Current Issue

Glycan and Database

Databases of lectins (LfDB, LM-GlycomeAtlas, GlyCosmos Lectins - MCAW-DB)

Masae Hosoda / Kiyohiko Angata

last updated 2019/10/07(2019 Vol.22 (4), A10)

In the fourth part of this series, databases (DBs) related to lectins are described. Generally, molecules that bind to glycans are called “lectins”. Lectins present in plants have been studied for a long time in biology, and are also used as a tool for investigating cells and glycans as well as for studying their physiological activities. In animal cells and in vivo, lectins such as “galectin” and “calnexin” play important roles as functional molecules that bind to glycans. Various organisms, ranging from bacteria to plants and animals, have many molecules with lectin-like activities, although most of those molecules are not known as lectins. Here, we will introduce various lectins useful for glycan research, and DBs that summarize their activities (LfDB, LM-GlycomeAtlas, MCAW-DB, and GlyCosmos Lectins).


Functional regulation of glucose assimilation by N-glycan-binding activities of pancreatic α-amylase

Kimie Date

last updated 2019/10/07(2019 Vol.22 (4), A11)

Amylase was the first enzyme discovered, in 1833. The enzyme digests to malto-oligosaccharides or maltose from polysaccharides such as starch, and development of modified substrates and inhibitors has continued since the enzyme was discovered. Pancreatic α-amylase is synthesized by pancreas and secreted into small intestine to digest polysaccharides. We have been conducting research from a slightly different perspective than previous amylase studies as digestive enzymes, triggered by the discovery that pancreatic α-amylase binds to the N-glycan of glycoproteins. Recently, previously unknown functions of pancreatic α-amylase other than polysaccharide digestion have been discovered, such as that it determines the localization of pancreatic α-amylase in the small intestine and regulates carbohydrate digestion and absorption due to its carbohydrate-binding activity. We introduce these discoveries below.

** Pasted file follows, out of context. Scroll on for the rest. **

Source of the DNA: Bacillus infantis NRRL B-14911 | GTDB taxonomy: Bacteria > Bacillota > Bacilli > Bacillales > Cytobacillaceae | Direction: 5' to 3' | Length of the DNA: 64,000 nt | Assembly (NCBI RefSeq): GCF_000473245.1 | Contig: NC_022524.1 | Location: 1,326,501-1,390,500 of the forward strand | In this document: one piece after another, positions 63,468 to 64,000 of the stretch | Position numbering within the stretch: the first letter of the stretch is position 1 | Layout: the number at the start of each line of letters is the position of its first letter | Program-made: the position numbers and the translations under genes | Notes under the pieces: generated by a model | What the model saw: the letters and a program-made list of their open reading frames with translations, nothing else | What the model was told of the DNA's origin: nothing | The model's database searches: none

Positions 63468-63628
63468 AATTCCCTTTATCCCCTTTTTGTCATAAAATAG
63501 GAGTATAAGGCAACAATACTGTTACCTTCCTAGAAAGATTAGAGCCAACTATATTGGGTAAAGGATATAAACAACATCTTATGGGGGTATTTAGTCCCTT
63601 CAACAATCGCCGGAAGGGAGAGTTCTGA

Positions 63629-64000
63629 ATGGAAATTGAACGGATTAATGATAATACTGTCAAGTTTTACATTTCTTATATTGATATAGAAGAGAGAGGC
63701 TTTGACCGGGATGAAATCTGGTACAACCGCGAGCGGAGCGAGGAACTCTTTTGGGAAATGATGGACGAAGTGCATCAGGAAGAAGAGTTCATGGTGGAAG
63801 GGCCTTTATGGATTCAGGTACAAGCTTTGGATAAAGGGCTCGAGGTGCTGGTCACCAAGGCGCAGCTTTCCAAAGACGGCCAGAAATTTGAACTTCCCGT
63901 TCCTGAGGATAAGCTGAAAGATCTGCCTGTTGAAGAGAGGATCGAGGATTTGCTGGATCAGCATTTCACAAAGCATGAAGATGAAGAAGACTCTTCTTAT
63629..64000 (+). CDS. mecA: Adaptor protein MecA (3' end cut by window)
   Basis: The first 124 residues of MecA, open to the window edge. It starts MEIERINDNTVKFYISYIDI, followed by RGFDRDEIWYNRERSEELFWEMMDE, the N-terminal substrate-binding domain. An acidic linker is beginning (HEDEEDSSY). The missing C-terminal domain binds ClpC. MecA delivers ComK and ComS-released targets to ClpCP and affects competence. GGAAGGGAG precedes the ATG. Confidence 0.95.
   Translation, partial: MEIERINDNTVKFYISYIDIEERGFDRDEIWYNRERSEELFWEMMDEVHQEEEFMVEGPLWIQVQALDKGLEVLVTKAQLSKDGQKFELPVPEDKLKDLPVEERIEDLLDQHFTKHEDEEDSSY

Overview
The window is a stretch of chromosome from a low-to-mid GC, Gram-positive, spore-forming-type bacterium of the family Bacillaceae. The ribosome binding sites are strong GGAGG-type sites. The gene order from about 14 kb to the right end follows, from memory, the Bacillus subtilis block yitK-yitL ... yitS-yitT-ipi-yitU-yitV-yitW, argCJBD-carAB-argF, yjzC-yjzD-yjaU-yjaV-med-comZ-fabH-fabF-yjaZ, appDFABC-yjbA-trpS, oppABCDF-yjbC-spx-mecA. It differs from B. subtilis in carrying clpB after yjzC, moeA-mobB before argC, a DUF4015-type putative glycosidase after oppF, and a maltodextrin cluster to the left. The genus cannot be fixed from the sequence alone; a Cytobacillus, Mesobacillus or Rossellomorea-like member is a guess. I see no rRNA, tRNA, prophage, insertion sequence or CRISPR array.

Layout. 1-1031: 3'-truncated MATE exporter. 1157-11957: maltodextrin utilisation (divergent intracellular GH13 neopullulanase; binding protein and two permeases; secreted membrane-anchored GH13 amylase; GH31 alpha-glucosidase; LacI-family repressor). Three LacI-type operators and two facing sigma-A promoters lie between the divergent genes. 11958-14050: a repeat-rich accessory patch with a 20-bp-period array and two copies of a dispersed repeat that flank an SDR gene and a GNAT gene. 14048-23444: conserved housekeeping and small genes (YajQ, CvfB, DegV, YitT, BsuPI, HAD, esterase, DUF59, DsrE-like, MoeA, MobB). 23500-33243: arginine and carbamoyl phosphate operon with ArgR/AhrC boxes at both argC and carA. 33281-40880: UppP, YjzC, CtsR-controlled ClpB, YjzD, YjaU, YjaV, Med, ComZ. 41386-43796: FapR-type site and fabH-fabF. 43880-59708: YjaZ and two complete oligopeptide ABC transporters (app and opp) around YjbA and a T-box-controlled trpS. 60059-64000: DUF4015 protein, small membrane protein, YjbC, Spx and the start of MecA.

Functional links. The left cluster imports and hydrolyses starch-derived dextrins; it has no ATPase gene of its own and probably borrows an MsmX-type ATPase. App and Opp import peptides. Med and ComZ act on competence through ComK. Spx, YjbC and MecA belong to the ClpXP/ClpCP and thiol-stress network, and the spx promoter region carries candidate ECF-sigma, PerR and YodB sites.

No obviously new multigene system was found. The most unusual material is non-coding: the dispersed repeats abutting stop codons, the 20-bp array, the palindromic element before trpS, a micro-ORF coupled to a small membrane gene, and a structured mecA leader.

Infections disease and Glycomicrobiology

Recent progress in research on receptor binding specificity of influenza A virus hemagglutinins

Nongluk Sriwilaijaroen / Yasuo Suzuki

last updated 2019/10/07(2019 Vol.22(4), A12)

Influenza caused by influenza A virus is one of the most widely distributed zoonotic diseases and occasionally leads to a pandemic (pdm). An influenza virus that has caused a pandemic usually becomes a seasonal influenza; however, the currently remaining seasonal viruses in human circulation are only the 1968pdm-derived H3N2 and 2009pdm-derived H1N1 variants. Influenza type A viruses have two major spike glycoproteins, hemagglutinin (HA) and neuraminidase (NA), and the viruses are further classified into subtypes that have so far been identified: H1-H18 HA subtypes and N1-N11 NA subtypes. In contrast to H17N10 and H18N11 subtypes, which have so far been found only in bats and for which sialyl sugar chains are not used for their infection, H1-H16 HA and N1-N9 NA subtypes have been found in wild waterfowls and some have been found in a variety of animals. H1-H16 HAs are responsible for the binding to sialyl sugar chains on host receptors and entry of the viral particles into host cells, whereas NAs are responsible for the hydrolysis of sialic acids (Sias) on host decoy/actual receptors to release the virus from the traps/infected cells. Sialyl sugar chains are widely distributed in animals and their chemical structures vary among animal species and tissues. Sialyl receptor binding specificity of HAs has long been studied extensively and it was found to be related to the dominant sialyl linkage type on the host target sites of influenza A viruses. The use of recently developed chemical and biological technologies and instruments has revealed the diversity of sialyl sugar receptors and/or nonsialyl receptors that are selectively used by H1-H16 HAs and that are selectively used by H17-H18 HAs. Here we review recent progress in research on receptor binding specificity of influenza A virus HAs.